Like what you’re reading? Support DeSmog’s work by becoming a patron today!
Locke is joined by Michael Heller, chairman of coal mining company Bisichi, which holds the controlling stake in the Black Wattle Colliery mine in South Africa. Bisichi is listed on London’s junior stock exchange, the Alternative Investment Market, which has been described as a “wild west” for investors looking to profit from polluting activities abroad.
Heller was recently criticised for signing-off a £900,000 pay-packet for his son, Andrew Heller, the chief executive of Bisichi, despite the company only being worth around £11 million. Bisichi’s business model is underwritten by a large UK property portfolio, worth £14 million according to the company’s website.
Richard Barr, chairman of Centrax Industries, a company that makes gas power turbines based in the England’s Southwest, is also a member of the Leader’s Group. Centrax has given almost £150,000 to the Conservative Party and its MPs since 2010.
Three members of Offshore Group Newcastle, a company that manufactures steel for oil platforms, have also been members of the Leader’s Group. The company has donated almost £500,000 to the Conservative Party since 2012.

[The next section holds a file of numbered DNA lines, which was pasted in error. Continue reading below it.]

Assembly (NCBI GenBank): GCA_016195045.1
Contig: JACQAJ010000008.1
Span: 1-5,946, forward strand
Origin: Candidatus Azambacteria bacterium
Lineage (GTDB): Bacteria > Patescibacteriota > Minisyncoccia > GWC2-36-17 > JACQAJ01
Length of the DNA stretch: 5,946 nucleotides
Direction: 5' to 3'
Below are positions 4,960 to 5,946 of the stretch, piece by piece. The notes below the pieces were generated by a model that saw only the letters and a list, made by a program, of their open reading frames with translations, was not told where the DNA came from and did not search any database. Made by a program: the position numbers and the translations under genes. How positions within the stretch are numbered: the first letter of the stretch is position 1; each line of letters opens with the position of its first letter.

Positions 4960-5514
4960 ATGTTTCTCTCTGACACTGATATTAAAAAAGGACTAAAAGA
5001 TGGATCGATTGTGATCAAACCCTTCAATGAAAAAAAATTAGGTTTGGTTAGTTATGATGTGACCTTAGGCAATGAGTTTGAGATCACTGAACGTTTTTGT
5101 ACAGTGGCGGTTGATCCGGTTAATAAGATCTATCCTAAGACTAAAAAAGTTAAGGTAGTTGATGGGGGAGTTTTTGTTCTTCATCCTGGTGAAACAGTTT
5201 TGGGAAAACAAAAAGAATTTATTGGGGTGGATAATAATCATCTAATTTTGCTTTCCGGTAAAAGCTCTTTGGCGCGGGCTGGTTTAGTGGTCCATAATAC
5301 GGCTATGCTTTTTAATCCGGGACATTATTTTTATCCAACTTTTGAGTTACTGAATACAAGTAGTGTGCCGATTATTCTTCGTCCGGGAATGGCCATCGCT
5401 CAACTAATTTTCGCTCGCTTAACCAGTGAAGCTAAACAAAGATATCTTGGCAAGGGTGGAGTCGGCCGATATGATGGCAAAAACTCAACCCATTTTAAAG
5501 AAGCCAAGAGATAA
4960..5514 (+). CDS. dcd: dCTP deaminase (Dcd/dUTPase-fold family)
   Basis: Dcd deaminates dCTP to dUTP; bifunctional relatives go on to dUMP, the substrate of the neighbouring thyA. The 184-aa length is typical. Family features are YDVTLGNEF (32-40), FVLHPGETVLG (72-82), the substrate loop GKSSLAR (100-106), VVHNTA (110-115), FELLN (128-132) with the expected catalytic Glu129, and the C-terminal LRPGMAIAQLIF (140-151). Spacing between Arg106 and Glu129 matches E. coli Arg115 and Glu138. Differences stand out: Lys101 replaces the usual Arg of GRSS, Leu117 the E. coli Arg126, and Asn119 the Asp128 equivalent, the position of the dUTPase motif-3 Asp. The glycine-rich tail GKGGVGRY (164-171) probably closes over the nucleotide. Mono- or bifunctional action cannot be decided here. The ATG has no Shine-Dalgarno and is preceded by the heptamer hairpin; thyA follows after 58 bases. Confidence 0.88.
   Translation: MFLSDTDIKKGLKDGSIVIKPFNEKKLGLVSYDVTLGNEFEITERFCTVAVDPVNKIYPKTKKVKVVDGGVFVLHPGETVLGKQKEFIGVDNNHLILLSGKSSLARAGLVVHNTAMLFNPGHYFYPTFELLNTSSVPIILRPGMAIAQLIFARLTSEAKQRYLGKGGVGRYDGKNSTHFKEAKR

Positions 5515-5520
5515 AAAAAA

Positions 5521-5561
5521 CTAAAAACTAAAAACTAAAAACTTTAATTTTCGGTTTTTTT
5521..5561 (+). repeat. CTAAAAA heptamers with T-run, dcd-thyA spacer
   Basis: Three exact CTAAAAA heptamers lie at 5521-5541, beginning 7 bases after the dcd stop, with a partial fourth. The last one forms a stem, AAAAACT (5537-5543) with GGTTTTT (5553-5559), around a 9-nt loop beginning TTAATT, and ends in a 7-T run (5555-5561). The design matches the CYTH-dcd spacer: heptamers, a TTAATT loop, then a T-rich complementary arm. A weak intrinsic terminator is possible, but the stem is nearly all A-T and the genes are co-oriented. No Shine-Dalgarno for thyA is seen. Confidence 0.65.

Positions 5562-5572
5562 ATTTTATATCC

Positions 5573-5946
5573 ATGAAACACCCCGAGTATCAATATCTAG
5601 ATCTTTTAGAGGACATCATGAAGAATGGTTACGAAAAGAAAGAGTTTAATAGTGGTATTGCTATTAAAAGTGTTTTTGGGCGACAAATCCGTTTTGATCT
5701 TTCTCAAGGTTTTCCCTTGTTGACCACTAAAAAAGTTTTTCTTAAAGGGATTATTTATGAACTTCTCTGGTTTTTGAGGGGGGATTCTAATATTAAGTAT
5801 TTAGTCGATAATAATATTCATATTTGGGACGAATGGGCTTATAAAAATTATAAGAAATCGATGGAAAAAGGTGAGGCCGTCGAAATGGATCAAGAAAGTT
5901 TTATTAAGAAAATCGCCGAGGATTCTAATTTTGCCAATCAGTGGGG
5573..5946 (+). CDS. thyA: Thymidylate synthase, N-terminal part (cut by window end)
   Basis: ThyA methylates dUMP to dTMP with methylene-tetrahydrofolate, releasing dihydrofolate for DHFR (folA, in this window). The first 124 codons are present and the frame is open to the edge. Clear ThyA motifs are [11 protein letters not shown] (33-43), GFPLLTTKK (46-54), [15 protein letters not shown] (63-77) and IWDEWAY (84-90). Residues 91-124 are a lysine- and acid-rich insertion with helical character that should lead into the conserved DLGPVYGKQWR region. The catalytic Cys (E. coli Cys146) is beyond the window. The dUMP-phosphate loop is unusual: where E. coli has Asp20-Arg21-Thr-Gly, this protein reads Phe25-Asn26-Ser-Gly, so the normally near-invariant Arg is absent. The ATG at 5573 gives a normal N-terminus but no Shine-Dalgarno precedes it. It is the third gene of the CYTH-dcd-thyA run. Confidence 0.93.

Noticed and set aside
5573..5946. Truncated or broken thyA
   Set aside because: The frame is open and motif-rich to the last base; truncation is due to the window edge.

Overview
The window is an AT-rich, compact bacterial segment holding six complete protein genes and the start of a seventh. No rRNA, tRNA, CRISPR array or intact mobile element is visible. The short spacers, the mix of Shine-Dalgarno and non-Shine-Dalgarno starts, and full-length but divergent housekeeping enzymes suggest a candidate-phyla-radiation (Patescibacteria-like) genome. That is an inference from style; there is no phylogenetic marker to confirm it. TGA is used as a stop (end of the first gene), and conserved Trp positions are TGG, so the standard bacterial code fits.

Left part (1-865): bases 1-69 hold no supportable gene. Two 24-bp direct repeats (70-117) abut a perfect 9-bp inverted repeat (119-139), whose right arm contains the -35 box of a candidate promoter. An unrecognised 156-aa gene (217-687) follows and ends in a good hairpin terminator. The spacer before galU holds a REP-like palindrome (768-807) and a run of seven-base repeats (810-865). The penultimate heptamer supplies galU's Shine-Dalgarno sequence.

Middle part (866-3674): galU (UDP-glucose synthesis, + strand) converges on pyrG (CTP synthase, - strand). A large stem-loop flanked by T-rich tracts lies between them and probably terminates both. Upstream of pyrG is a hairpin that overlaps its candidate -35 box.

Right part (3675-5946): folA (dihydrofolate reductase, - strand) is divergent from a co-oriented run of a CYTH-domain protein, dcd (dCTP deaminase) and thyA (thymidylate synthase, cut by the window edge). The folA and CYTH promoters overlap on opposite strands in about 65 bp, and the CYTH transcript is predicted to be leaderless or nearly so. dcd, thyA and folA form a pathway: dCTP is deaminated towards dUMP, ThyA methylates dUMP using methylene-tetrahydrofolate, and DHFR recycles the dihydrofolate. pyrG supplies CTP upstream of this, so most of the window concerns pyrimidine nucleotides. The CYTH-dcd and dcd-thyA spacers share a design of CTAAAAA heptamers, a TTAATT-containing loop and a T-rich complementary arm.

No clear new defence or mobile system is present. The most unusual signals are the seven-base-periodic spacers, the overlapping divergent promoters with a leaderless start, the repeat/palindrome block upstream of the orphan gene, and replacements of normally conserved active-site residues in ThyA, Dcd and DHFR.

OGN is now in liquidation, but one of its former directors, Alexander Temerko, remains very politically active. He has given the Conservative Party and Tory MPs over £600,000 as an individual since 2012.
Ukrainian-born Temerko became a British citizen in 2011, describes himself as a “vocal champion of UK energy security and independence.” He is the former deputy chairman of Russia’s Yukos Oil Company. He is currently director of AQUIND Limited, which is building an electricity interconnector between the UK and mainland Europe.
openDemocracy reports that Temerko is said to be particularly close to Boris Johnson, with the two men sometimes calling each other “Sasha”, the Russian diminutive for Alexander, which is Johnson’s real first name. Temerko was reportedly involved in an unsuccessful attempt led by members of a group of hardline Conservative MPs, the European Research Group, to remove Theresa May as leader in December 2018.
The Conservative Party and all the donors named here have been contacted for comment.
Main image: Pete Linfroth/Pixabay Public Domain